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whom 28,500 are under twenty years of age; and of these a large portion living, or attempting to live, on sums varying from 4½d. to 2½d. a-day!”note

The correspondent of the Morning Chronicle, on the subject of the state of the poor in London, visits the apartment—the den, rather—of a woman employed in making soldiers' trowsers at 6½d a pair, out of which she paid for thread, for lodging, fire, light, food, and clothing, being able, if in good health, to make two pair in a day of fifteen or sixteen hours. “I may, perhaps,” said she, “chance to get a bit of meat once a week, but that's a God-send!”

A wretched tenant of a garret in Drury Lane says:—“As for sugar, I broke myself off it long ago. I could not afford it. A cup of tea, a piece of bread, and an onion, is generally all I have for my dinner. Sometimes I hav'n't even an onion, and then I sops my bread.”

Among sundry like cases, the same authority gives one which came under his notice in one of the southern counties. A family of seven children and their mother depended upon the man's wages as a labourer. The weekly expenditure, assisted by a few potatoes and an occasional cabbage from a strip of garden, he puts down as follows:—rent, 1s.; tea, 6d.; bacon, 5d.; bread, 5s.; soda, soap, &c. 5d.; fuel, 8d.—total, 8s. Weekly wages 8s.! Not much left for clothing and other luxuries!

An old worn-out Spitalfields weaver calls to his boy

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—“Billy, just show the gentleman what beautiful fabrics we are in the habit of producing, and then he shall say whether we ought to be in the filthy state we are. That's for the ladies, to adorn them and make them handsome!” It was, says the writer, an exquisite piece of maroon-coloured velvet, that, amid all the squalor of the place, seemed marvellously beautiful. One shilling and three-pence a yard was all the skilful weaver got for this splendid material. “There are seven of us in this room,” complained the old man, “four on us here in this bed, and the other four on them over there. My brother Tom makes up the other one. There's a nice state, in a Christian land! … As for animal food, why, it's a stranger to us. Once a-week, may be, we gets a taste of it, but that's a hard struggle; and many a family don't get it once a month: a jint we never sees.”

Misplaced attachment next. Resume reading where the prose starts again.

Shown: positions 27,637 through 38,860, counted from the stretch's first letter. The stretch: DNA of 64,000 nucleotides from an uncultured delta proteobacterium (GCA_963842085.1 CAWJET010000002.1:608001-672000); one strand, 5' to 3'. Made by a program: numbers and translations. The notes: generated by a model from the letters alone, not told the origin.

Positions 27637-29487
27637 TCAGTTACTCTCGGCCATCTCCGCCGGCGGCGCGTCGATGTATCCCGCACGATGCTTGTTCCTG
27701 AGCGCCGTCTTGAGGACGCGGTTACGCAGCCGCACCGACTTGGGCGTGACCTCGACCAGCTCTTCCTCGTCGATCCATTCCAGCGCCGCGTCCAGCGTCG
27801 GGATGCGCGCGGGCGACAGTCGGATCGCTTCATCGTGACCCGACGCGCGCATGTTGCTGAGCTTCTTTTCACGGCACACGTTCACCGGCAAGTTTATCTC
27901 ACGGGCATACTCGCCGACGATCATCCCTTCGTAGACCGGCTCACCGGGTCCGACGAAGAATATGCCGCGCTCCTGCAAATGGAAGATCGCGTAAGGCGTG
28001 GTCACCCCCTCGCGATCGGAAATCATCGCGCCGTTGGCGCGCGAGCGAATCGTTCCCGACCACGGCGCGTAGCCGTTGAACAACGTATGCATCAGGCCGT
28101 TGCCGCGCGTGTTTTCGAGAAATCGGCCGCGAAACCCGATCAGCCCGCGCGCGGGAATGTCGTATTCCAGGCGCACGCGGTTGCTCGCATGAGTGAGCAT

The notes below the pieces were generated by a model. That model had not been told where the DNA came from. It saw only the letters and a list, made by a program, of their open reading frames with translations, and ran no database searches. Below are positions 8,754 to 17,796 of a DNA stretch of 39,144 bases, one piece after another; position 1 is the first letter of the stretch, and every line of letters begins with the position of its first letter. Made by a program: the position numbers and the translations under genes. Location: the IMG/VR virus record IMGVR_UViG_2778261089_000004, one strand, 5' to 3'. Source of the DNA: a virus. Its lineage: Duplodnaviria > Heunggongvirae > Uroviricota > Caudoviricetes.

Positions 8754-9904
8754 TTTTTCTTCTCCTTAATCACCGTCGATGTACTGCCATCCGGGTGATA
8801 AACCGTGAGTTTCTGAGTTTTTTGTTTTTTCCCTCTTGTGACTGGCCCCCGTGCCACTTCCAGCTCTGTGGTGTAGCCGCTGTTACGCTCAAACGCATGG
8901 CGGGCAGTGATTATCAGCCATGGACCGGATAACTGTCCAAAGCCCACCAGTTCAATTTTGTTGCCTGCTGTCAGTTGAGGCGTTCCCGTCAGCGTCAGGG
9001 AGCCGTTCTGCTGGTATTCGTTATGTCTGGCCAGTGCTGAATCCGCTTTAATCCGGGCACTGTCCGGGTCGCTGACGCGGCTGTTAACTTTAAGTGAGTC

These may be called extreme cases; but the fortunate man who enjoys what may be called full wages at Home, is only half fed and clothed, if he have a numerous family. In England and Ireland the permission to work hard from Monday morning to Saturday night, is a great boon. In Australia, the artisan and labourer has leisure as well as work. Contrast, I repeat, such facts as the above with the preceding statement of Australian wages and rations, and the well-known Australian profusion of human food; add to them the statistical truth that about one-eleventh in England and one-fourth in Ireland of the entire population are receiving parochial relief,

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and exhortations to emigrate would appear supererogatory indeed!